If you think your phones are super-secure, you're probably wrong. A Chinese start-up demonstrated this week how it could unlock an Apple iPhone via the fingerprint sensor using Play-Doh.
President of mobile security firm Vkansee, Jason Chaikin, created a mold of his fingerprint. He then took the modeling clay Play-Doh, pressed it on to the mold and created a replica. Chaikin touched the Play-Doh on an iPhone's fingerprint scanner and the device unlocked.
It's not expected that we're going to see a rise of criminals creating moulds of people's fingerprints, but Chaikin did the demonstration to highlight the lack of sophistication in today's biometric solutions, not just on iPhones, but on other devices too.
Apple did not respond with an official comment but pointed to the security section of its website.
"Every fingerprint is unique, so it is rare that even a small section of two separate fingerprints are alike enough to register as a match for Touch ID. The probability of this happening is 1 in 50,000 for one enrolled finger," the website read.
"Touch ID only allows five unsuccessful fingerprint match attempts before you must enter your passcode, and you can't proceed until doing so."
The Vkansee president showed off the firm's patented fingerprint sensor that sits under the glass of a phone. Currently manufacturers have to cut a hole in the device to put in the sensor.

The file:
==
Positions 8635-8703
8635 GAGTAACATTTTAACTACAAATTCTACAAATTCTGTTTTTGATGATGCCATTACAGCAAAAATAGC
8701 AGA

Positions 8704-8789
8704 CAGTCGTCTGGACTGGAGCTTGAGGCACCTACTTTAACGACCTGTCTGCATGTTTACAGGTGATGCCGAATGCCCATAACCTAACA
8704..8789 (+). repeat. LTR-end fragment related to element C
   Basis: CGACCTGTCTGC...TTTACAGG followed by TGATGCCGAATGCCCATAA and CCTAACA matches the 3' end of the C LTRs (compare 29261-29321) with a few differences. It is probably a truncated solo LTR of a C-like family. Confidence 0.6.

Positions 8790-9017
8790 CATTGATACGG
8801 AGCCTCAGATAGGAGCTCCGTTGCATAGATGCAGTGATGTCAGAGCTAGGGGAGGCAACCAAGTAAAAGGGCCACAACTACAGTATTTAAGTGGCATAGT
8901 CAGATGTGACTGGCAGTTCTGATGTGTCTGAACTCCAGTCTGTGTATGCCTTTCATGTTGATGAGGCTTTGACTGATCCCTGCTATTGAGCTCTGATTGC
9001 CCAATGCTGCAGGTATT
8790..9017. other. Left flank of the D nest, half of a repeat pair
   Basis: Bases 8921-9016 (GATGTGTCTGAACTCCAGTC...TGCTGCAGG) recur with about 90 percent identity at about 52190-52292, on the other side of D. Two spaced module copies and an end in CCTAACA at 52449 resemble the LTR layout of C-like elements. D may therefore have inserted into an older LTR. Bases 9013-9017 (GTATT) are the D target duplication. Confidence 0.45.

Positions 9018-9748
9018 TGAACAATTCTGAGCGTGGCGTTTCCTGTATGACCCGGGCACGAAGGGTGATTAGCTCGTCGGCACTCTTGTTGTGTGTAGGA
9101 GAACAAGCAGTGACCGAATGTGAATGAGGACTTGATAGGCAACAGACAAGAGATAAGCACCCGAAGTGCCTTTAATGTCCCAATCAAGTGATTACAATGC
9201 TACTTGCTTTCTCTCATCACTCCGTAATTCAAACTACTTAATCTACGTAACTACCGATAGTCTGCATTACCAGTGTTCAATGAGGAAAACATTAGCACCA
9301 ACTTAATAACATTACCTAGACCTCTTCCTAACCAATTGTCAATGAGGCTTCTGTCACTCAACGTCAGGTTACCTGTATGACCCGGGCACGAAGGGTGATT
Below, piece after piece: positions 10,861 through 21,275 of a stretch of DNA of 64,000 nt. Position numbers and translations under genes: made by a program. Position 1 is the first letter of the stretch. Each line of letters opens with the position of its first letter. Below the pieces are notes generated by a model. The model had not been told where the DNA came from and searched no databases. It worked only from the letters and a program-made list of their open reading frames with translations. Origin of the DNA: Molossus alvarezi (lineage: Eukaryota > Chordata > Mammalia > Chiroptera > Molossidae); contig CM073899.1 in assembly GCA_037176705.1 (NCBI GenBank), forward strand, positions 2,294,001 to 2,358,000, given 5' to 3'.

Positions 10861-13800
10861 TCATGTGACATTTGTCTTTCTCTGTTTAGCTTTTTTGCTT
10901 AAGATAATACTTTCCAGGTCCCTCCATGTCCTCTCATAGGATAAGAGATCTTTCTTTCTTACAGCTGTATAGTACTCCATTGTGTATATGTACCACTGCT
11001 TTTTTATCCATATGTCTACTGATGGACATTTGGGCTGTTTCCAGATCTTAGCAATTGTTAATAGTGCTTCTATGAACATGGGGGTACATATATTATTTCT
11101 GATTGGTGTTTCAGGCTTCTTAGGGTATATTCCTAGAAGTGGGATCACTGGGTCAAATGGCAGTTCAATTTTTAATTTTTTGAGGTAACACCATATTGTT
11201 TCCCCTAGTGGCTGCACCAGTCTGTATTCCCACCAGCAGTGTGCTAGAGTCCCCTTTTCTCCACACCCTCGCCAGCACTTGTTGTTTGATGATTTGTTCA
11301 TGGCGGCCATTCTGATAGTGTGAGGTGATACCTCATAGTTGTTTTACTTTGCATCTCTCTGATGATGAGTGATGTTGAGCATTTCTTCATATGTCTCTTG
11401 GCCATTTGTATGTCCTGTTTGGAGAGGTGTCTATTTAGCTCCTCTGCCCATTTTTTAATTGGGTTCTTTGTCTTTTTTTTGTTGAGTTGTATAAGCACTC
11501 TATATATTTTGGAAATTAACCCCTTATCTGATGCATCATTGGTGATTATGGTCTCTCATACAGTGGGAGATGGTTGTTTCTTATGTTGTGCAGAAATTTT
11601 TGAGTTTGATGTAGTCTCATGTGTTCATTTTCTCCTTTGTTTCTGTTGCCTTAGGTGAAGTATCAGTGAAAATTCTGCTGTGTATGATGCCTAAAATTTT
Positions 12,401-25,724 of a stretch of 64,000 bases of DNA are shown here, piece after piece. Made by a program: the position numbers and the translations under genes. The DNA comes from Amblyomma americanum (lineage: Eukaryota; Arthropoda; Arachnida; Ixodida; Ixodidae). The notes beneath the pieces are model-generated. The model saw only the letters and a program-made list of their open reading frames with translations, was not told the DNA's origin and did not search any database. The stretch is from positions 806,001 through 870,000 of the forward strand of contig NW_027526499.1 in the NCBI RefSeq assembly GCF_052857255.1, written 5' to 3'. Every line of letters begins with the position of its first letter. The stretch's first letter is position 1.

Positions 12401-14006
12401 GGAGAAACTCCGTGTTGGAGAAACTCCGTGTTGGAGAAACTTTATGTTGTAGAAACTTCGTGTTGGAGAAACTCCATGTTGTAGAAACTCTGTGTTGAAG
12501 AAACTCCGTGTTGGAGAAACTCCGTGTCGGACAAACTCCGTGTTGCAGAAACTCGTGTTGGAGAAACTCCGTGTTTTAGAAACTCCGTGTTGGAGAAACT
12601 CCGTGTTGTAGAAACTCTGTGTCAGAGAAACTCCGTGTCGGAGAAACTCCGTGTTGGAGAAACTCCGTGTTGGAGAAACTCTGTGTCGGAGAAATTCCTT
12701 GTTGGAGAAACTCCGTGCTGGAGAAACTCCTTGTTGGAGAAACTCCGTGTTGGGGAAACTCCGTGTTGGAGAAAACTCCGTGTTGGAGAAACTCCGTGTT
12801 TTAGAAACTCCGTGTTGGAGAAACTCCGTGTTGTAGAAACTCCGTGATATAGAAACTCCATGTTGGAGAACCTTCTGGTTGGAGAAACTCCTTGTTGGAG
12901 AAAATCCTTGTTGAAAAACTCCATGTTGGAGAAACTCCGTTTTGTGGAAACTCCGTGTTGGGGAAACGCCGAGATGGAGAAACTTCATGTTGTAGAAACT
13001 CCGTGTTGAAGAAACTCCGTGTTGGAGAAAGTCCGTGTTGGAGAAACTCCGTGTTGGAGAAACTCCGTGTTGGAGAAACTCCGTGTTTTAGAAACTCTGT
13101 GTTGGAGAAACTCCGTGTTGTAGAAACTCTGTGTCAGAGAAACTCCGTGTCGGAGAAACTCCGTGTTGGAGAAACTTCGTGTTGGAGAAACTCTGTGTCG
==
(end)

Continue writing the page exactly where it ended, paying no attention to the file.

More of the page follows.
"The demand for under glass scanning that's resistant to hacking is the number one thing that we hear from the device makers," Chaikin told CNBC during an interview at the Mobile World Congress (MWC) in Barcelona on Wednesday.
Vkansee's solution picks up "third level details" on a person's finger such as the thickness of the ridges on a person's finger or the pores of the skin. The product also allows fingers to be read when wet, which is currently an issue with such sensors.
The problem at the moment, according to Chaikin, is that the biometrics are too simple. He cited an example from 2014 of a hacker who managed to take a high resolution picture of German Defense Minister Ursula von der Leyen's finger, and reverse engineer that to unlock her phone.